Interglactic Fun

Emperor of the Universe by David Lubar

Publication Date: July 2, 2019

Summary from NetGalley:

Emperor of the Universe

When seventh grader Nicholas V. Landrew, his beloved pet gerbil Henrietta, and a package of ground beef are beamed aboard an alien space ship, they soon find themselves on the run in a madcap chase across the universe.

Now all Nicholas wants to do is get back home before his parents find out and ground him forever, but with the Universal Police hot on his trail, that won’t be easy. Before it’s all over, Henrietta will find herself safely ensconced back in her cage, Nicholas will be crowned Emperor of the Universe, and something even more surprising will happen to the package of ground beef.


ARC provided by MacMillan via NetGalley for an honest review. 


I always enjoy David Lubar’s books. They are always fun with great characters and plots. This one is right on the mark for middle grade students who are looking for some entertaining science fiction.

I really like Nicholas. He just really wants to do the right thing, but somehow that always seems to backfire on him. It really isn’t his fault that the aliens he meets interpret his intentions so wrongly. And it all started with a simple misunderstanding too. But Nicholas takes it all in stride, even when a package of ground meet starts to talk to him! I’m not sure I could have been so smooth with that one.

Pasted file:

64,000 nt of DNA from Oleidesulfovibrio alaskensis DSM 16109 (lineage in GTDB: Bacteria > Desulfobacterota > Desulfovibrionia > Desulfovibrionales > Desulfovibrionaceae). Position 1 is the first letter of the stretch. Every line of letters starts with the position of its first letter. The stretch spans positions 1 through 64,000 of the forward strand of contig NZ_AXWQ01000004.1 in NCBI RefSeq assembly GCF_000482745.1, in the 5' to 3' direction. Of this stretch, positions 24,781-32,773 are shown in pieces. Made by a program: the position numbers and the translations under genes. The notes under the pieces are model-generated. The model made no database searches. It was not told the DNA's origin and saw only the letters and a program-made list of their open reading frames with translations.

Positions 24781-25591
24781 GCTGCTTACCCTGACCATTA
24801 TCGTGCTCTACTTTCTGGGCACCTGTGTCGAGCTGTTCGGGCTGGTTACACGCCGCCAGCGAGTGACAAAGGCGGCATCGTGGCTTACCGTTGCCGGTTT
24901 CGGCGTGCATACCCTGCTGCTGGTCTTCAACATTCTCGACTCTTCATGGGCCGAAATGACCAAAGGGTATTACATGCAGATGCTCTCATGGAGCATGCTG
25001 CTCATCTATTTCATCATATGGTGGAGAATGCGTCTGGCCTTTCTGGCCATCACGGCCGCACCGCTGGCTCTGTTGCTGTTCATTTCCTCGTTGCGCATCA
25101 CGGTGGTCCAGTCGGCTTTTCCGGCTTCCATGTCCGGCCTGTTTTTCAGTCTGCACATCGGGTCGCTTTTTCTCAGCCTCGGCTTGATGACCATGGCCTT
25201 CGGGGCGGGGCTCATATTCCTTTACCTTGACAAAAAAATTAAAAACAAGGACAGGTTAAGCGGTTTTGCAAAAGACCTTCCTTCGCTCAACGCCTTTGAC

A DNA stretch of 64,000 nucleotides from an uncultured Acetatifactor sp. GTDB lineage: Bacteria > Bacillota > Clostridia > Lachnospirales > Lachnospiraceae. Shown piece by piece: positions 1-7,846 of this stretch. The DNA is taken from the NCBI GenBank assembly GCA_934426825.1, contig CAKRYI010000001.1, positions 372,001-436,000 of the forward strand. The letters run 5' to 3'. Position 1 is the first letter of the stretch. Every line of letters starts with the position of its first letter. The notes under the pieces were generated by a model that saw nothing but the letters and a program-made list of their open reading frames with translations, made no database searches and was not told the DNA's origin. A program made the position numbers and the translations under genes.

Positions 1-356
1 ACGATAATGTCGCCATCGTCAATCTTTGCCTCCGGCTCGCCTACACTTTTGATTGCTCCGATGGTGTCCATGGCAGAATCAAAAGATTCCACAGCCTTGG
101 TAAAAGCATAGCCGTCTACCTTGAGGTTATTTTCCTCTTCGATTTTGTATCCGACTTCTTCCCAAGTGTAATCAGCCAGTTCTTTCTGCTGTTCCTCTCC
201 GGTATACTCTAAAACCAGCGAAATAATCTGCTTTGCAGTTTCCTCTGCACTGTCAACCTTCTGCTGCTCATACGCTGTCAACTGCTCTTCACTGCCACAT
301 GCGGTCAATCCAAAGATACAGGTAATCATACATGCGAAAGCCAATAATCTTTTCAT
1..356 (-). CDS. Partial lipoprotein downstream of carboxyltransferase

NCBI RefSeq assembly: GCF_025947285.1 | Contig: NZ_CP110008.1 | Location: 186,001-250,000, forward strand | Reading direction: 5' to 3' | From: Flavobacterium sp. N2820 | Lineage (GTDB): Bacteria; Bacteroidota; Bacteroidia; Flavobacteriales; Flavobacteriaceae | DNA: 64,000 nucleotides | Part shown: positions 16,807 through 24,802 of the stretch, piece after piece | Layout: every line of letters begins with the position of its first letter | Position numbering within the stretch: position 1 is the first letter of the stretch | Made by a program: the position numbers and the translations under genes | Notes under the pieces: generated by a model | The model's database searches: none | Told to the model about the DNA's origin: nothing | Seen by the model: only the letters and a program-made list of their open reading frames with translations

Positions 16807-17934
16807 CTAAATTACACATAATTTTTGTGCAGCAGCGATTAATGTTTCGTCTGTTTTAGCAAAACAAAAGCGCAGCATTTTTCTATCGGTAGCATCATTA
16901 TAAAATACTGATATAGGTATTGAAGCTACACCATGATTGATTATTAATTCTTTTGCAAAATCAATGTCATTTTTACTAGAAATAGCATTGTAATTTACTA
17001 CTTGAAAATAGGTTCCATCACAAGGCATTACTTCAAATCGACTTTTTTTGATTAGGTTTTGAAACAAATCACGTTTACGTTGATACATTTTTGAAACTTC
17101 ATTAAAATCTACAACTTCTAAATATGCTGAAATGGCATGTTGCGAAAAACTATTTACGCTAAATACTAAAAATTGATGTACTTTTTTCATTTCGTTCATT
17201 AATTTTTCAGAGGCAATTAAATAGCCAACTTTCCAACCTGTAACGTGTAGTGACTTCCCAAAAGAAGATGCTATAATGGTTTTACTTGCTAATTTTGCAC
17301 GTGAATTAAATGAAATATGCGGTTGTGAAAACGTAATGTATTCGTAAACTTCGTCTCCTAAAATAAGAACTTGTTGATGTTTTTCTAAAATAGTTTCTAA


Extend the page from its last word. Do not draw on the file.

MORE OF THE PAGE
Henrietta was perfect. She talked and acted exactly like I imagined a gerbil would if they could talk. She was a great sidekick and really helped Nicholas out when he needed it. Jeef was a bit harder to take. I just wasn’t sure about how a package of ground beef could suddenly be sentient, but I just decided to go with it. Jeef made for an interesting character.

Nicholas becomes friends with two aliens who were fun to read about. Clave was a social media hound who rescued Nicholas and helps him to understand and navigate through the universe. He was also funny and clever, even though his obsession to always be posting often got them into trouble. Spot was also a good hearted character that often helped Clave and Nicholas out of some tight spots.

The plot was well done, with good pacing and lots of action. Some of the science could be questionable, but the creativity of the worlds and cultures that Nicholas encounters certainly makes up for that. The style is definitely a homage to Douglas Adams. He gets the humor and fun of Hitchhikers Guide without becoming Douglas Adams. Most middle schoolers will not get this, but as an adult I thought it was fabulous. It might get some kids interested in Douglas Adams books which is always a plus.

Overall, this was a fantastically funny read that kept a smile on my face even after I was done.

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